The AudioQuest DragonFly Cobalt ($329) is still one of the very best sounding single ended dongles. The sound it puts out in SE mode is impressive compared to that of the balanced dongles. In this case the Cobalt is lighter in presence and that goes from top to bottom. What the Cobalt has going for it are the better decay and note extension, and those are 2 of the points mentions as possible Colibri improvements. The treble and top end section of the Cobalt is also more extended, but it isn’t as easy on the ears as the Colibri is. Cobalt is technically super strong in SE mode, and in that regard it’s still one the better dongles out there. The Colibri is cleaner, fuller, more musical and more dynamic sounding, especially in balanced mode.

The Cayin RU6 R2R DAC(/AMP) is selling for $249 but it compares very well to the Colibri. Both have excellent technicalities, and their presentation and delivery are similar. The Colibri is tighter in the bass and softer in the delivery, but wider in sound stage. The RU6 has the better speed, note extension as well as decay. It also has that typical extremely clean/detailed R2R sound. These are both great units. The Colibri has a more natural feel to it, where the RU6 is more energetic and slightly more aggressive in its presentation. The full RU6 review will be published soon!

EarMen Colibri


I have really enjoyed using the EarMen Colibri. I was a bit afraid of its size but in reality, it’s still small and it doesn’t bother you at all when on the go.

Sound-wise the Colibri with the ESS DAC chip performs well with a full presence and a natural and musical delivery. Not only does the Colibri sound good, but you also have a battery inside. This means you get a super clear sound, and it also doesn’t draw power from your source’s battery. On top of that you can control the volume via the device and engage a bass boost when needed.

Good sound, double outputs, volume control, bass boost and MQA. The EarMen Colibri has it all and as a result it receives our Recommended Buy award. It is now featured on the list of Best Buys here!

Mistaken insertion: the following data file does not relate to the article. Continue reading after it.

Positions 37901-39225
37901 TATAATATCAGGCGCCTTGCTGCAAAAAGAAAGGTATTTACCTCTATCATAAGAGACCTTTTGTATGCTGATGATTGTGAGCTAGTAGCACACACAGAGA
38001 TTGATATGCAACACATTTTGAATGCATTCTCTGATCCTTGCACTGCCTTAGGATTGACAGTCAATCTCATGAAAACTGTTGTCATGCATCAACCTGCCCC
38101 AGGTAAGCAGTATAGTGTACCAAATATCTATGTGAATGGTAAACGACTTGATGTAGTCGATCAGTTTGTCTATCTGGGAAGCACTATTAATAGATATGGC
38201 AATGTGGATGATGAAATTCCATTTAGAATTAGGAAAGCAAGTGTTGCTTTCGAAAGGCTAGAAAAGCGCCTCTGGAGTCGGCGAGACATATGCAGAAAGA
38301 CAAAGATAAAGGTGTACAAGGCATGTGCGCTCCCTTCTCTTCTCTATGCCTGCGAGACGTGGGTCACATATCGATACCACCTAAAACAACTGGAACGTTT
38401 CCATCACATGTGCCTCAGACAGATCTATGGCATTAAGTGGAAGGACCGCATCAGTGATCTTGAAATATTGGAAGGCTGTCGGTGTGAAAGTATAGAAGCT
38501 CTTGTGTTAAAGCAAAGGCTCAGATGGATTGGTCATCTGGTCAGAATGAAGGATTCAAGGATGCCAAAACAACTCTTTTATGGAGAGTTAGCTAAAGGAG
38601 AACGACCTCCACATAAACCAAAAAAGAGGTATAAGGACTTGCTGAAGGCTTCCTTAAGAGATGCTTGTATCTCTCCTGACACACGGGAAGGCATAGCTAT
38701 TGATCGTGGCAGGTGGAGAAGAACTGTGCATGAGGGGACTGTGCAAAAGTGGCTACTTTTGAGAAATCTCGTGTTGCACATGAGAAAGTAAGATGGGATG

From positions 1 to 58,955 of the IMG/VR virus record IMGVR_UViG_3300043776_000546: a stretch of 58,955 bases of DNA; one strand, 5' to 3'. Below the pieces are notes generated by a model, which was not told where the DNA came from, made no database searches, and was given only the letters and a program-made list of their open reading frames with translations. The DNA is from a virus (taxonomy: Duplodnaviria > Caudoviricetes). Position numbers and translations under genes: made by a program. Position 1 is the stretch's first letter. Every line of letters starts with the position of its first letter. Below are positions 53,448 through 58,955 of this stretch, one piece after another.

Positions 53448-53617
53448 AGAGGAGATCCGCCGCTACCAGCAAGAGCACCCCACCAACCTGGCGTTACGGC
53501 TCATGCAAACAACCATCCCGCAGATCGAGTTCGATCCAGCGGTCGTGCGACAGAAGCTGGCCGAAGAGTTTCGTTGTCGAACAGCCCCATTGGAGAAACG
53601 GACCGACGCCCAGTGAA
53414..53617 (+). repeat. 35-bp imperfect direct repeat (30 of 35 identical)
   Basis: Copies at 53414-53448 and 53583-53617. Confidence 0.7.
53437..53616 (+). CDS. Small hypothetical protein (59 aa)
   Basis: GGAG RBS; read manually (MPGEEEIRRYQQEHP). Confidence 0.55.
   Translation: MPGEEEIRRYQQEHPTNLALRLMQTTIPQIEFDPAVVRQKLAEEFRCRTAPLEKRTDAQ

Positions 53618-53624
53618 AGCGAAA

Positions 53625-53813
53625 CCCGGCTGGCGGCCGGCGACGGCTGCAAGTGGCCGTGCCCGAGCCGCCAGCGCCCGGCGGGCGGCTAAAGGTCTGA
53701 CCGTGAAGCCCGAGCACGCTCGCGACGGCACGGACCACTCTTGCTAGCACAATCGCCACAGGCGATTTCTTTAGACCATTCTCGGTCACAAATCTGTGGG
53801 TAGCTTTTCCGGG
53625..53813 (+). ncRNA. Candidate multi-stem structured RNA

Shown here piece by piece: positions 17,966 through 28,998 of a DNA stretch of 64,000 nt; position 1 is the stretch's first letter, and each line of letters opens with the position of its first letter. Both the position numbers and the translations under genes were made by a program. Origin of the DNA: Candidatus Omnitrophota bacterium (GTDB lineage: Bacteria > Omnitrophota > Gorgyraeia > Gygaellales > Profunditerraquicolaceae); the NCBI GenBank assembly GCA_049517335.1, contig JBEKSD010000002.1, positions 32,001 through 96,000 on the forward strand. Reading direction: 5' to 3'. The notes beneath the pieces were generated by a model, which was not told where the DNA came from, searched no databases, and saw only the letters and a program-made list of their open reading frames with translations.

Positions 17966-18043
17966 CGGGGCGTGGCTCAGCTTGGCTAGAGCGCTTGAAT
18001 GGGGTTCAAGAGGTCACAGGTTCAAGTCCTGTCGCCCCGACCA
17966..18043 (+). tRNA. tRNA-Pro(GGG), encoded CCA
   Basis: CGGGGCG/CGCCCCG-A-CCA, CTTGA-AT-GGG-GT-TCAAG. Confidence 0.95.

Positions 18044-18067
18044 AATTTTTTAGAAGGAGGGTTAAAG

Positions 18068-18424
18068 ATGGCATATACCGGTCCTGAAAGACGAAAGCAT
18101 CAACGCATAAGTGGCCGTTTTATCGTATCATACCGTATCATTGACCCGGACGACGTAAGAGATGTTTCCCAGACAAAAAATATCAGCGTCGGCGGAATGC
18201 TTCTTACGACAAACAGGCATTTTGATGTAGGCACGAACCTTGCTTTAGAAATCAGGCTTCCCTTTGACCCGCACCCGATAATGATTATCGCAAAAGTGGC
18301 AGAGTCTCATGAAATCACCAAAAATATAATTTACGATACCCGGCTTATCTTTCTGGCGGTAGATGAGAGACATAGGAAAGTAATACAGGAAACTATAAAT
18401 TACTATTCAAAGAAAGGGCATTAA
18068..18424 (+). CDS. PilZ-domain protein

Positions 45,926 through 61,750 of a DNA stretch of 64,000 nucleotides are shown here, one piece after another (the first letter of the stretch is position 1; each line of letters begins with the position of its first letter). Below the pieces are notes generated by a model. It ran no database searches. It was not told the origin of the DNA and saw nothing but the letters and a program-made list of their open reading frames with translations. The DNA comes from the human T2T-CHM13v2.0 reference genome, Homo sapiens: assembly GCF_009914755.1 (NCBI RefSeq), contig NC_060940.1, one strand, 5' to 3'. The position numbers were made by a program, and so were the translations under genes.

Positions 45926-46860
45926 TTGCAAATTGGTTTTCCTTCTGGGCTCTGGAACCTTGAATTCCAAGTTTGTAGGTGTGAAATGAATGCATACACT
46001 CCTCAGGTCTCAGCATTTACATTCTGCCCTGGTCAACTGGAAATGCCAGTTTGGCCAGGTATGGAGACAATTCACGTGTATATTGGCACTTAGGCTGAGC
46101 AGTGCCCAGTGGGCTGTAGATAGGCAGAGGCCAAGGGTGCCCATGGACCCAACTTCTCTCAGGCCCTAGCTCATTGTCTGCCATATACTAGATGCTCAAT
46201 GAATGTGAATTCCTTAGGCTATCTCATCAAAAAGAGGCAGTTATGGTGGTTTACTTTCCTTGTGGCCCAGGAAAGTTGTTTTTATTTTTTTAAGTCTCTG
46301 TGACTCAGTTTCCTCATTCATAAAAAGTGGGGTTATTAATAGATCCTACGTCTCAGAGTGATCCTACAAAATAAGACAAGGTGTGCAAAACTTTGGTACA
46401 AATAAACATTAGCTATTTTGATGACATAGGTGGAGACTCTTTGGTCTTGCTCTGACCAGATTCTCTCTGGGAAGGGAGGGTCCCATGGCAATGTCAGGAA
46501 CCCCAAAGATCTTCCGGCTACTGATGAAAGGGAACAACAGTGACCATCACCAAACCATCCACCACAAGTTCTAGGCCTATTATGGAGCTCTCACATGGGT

Page 1: EarMen, Colibri Features, Specifications, Box & Accessories, Design & Build quality & Lay-out

Page 2: Usability, Sound Intro, General, Classics, SE vs Balanced, Bass Boost, Driveability, Comparisons, Conclusion

4.3/5 - (155 votes)


Lieven is living in Europe and he's the leader of the gang. He's running Headfonia as a side project next to his full time day job in Digital Marketing & Consultancy. He's a big fan of tube amps and custom inear monitors and has published hundreds of product reviews over the years.


  • Reply April 28, 2022

    Sound Lover

    It feel like a DAP without screen but still for the same price.

  • Reply April 29, 2022

    Rasmus Horn

    Dear Lieven

    Thanks for the nice review.
    The Colibri is 333 Euro – the TR-Amp is 249 Euro. I wonder if there is also an improvement in sound up to the Colibri or if the TR-Amp is the better sounding and most powerful device?

    If the small size and portability is not important, would it make most sense to stay with the TR-Amp or does the Colibri offer as good or better sound than the TR-Amp? How would you compare the two?

    Thanks for any comments on those two.

    /Rasmus Horn

    • Reply May 5, 2022


      Hi Rasmus, the usage is also a bit different. The Colibri is much smaller and easier for on the go. If you would only use it on your desk and with full sized headphones, the TR-AMP is the better suited unit. If it’s really for on the go and more with IEMs and smaller headphones, then the Colibri “works” better. Sound wise I personally prefer the Colibri, also because of the balanced output and the audible advantages it brings. TR-AMP is using the ESS ES9038Q2M SABRE 32 vs the ESS SABRE ES9281PRO in the Colibri. For me the latter one is the “best” sounding, looking at the way EarMen has integrated them.

  • Reply May 5, 2022

    Rasmus Horn

    Thanks for the reply. I will stay with the TR-Amp then.

Leave a Reply

This site uses Akismet to reduce spam. Learn how your comment data is processed.